While therefore we cannot evade the fact, that the promulgation of a law has added to the world's guilt, and so afforded place for this reflection against God, that by a thing of His doing, even the delivery of this law, sin has been aggravated in the character and increased in the amount of it-Yet how completely, we ask you to attend, is the imputed severity of this proceeding, in as far as you at least are concerned, done away, by the express affirmation of the verse before us-that where sin abounded grace did much more abound. The antidote is an overmatch for the bane; and, virulent as the disease may be, there is a remedy provided, which, is not merely competent for its utter extirpation; but, by the applying of which, there is obtained all the security of friendship with God, and all the joy of moral and spiritual healthfulness. It is indeed a sore tyranny of evil; under which we lie oppressed. Sin is held forth as reigning as seated on a throne-as fulfilling the will of a scvereign, in accomplishing the work of destruction; for he reigneth unto death, and this is the final effect of his administration. What a wide and what a paramount authority then is he invested with-seeing that the individuals of each

generation, and all the generations of the world, are the trophies of his power. One would think that the bodies which we wear might be borne up, even as they are, into heaven; and there have immortality stamped upon them. But no-Sin has gotten an ascendancy over them; and the certainty while, under this, of their sinning, brings along with it the necessity of their dying. There is no other way, it would appear, in which this foul leprosy can be detached from that material constitution, under which we lie cumbered and heavy-laden; and so the law of sin and of death is irreversible. There may from another quarter a good and gracious principle descend upon us, by the operation of which, the sin that dwelleth in these bodies is kept in check, and not suffered to have the dominion. But in the bodies themselves, there is nought but corruption. In me that is in my flesh there dwelleth no good thing.' Its natural tendencies are all away from God and from goodness. Sin may not reign over the whole man, if there has been the accession to him by grace of that influence, under which he is regenerated; but, in that ingredient of the old man which is denominated Flesh-in all that he is by nature, or in all that mere nature ever can make of him, there is unmixed sinfulness: And therefore it is, that, while the great object of contest on earth is to keep nature under subordination to the higher and the better principle that we receive by union with Christ Jesus, the repose of heaven will con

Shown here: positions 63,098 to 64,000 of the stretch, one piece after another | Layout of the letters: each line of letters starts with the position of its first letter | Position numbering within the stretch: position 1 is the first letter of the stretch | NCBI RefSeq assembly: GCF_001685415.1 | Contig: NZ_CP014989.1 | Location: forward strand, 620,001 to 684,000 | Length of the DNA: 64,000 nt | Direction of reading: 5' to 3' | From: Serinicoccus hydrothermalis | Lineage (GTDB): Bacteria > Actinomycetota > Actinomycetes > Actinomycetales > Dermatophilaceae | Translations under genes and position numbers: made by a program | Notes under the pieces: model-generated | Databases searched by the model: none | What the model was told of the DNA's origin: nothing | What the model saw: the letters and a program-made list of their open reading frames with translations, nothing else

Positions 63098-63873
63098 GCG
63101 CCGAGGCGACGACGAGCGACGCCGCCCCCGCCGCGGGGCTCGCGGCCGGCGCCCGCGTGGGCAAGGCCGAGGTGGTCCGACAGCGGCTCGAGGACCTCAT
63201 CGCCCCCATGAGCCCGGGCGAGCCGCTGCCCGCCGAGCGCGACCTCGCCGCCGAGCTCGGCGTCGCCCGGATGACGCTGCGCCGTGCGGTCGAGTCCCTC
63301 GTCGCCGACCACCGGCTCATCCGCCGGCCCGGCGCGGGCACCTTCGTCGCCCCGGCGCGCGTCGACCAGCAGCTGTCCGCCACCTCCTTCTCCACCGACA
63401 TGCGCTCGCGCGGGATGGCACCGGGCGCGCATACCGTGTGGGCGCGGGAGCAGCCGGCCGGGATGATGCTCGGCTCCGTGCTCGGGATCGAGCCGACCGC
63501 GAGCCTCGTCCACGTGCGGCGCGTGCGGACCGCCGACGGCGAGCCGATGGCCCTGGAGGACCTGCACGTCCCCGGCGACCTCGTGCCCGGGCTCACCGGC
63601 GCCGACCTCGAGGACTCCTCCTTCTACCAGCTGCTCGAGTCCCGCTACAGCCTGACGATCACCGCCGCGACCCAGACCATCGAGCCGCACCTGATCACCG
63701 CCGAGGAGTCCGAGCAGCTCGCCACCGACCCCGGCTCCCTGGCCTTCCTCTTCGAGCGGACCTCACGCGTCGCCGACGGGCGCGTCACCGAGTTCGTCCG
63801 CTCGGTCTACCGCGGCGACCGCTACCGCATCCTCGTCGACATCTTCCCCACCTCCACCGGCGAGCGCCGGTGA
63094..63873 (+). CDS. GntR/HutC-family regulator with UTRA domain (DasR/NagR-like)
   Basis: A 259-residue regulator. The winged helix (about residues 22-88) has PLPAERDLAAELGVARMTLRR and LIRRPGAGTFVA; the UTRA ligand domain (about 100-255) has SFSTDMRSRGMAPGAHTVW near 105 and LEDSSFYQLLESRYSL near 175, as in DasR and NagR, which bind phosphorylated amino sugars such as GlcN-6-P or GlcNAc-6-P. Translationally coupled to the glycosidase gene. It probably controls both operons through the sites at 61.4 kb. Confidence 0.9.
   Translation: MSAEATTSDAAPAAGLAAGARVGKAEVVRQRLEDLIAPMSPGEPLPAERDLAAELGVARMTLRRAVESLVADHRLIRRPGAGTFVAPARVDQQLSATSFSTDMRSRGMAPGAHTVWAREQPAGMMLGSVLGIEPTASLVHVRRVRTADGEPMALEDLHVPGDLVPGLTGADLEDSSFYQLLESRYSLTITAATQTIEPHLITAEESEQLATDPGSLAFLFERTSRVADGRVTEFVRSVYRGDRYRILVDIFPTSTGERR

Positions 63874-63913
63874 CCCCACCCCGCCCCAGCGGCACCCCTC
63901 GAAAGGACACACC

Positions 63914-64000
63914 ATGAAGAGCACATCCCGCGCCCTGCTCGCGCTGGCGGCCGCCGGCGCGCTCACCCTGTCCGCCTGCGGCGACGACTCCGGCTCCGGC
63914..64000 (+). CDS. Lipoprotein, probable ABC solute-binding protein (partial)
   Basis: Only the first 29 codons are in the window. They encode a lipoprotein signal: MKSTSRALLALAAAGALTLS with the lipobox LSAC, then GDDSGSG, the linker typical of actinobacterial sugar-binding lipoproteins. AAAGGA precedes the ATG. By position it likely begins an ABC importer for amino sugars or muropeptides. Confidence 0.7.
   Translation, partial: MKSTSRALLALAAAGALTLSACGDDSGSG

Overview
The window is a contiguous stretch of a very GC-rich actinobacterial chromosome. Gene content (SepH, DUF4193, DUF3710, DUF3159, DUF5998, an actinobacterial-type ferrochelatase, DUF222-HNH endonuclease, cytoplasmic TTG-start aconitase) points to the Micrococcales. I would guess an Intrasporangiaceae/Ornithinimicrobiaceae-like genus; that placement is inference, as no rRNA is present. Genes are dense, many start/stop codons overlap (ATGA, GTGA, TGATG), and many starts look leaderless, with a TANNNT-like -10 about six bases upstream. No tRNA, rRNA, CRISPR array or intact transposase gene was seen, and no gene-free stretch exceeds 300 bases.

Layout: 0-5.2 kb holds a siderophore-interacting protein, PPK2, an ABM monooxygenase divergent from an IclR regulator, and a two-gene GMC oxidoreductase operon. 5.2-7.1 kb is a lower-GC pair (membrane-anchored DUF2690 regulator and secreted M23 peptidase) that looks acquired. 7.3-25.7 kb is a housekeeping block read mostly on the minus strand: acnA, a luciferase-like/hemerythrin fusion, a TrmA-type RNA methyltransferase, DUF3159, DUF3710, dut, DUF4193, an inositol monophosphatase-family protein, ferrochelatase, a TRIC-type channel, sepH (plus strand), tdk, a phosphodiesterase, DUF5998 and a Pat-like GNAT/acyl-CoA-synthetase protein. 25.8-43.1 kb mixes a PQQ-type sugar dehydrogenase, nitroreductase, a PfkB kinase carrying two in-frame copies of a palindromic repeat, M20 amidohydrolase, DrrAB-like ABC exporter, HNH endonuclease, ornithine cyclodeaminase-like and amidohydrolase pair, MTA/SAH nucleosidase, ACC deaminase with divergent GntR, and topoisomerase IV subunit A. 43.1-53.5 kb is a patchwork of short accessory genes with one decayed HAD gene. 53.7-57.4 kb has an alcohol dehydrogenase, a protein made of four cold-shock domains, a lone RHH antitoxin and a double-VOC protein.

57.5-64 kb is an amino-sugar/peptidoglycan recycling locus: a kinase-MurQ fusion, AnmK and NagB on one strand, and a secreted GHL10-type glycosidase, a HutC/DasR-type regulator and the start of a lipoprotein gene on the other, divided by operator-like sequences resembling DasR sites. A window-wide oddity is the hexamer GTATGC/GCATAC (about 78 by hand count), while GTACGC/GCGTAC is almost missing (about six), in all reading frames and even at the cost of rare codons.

sist in our having got rid of this enemy by his utter dissolution-in our having been emancipated from that old framework, which so encompassed us about with evil desires and evil tendencies-in our being conclusively delivered of a system, on which Death had to lay his hand and resolve it into dust, ere the soul, translated into a glorious body, could, without impediment and without,a struggle, expatiate in the full enlargement of its new and its holy nature.

Meanwhile Death reigns, and reigns universally. It has both a first and a second portion in all who obey not the gospel of Jesus Christ; and even with those who do obey, the body is all its own. So that in respect of that more visible and immediate sovereignty, which addresses itself to the eye of the senses, it revels in all the glories of an undivided monarchy. And if Death be the mandate of Sin-if he be the executioner of this despot's will; and, wherever he is seen to enter, it is upon an errand of subserviency to one in whose hands the power of death is-Then what a universal lordship has he gotten, that not one family on earth is to be found, but has to weep under the bondage of this sore oppressor; and not a man who breathes on the face of our world, however firm his step and proud his attitude, who will not fall in prostrate helplessness under a doom from which there is no escaping. What a voucher for the holiness of God, and for the malignity of that sin which He hateth, that, wherever it exists, Death and